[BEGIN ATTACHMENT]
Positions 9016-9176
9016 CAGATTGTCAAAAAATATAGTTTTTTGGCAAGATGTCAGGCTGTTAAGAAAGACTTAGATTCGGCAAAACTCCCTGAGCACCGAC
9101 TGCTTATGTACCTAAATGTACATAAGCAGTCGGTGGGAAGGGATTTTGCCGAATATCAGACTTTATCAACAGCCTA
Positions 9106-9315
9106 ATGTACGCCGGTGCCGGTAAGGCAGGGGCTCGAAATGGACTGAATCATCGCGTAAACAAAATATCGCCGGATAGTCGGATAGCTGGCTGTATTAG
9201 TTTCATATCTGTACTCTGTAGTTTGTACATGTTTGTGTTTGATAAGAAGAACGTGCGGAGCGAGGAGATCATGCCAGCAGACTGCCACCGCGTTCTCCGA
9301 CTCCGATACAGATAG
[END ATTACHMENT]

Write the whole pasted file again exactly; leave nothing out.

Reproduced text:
Positions 9016-9176
9016 CAGATTGTCAAAAAATATAGTTTTTTGGCAAGATGTCAGGCTGTTAAGAAAGACTTAGATTCGGCAAAACTCCCTGAGCACCGAC
9101 TGCTTATGTACCTAAATGTACATAAGCAGTCGGTGGGAAGGGATTTTGCCGAATATCAGACTTTATCAACAGCCTA
Positions 9106-9315
9106 ATGTACGCCGGTGCCGGTAAGGCAGGGGCTCGAAATGGACTGAATCATCGCGTAAACAAAATATCGCCGGATAGTCGGATAGCTGGCTGTATTAG
9201 TTTCATATCTGTACTCTGTAGTTTGTACATGTTTGTGTTTGATAAGAAGAACGTGCGGAGCGAGGAGATCATGCCAGCAGACTGCCACCGCGTTCTCCGA
9301 CTCCGATACAGATAG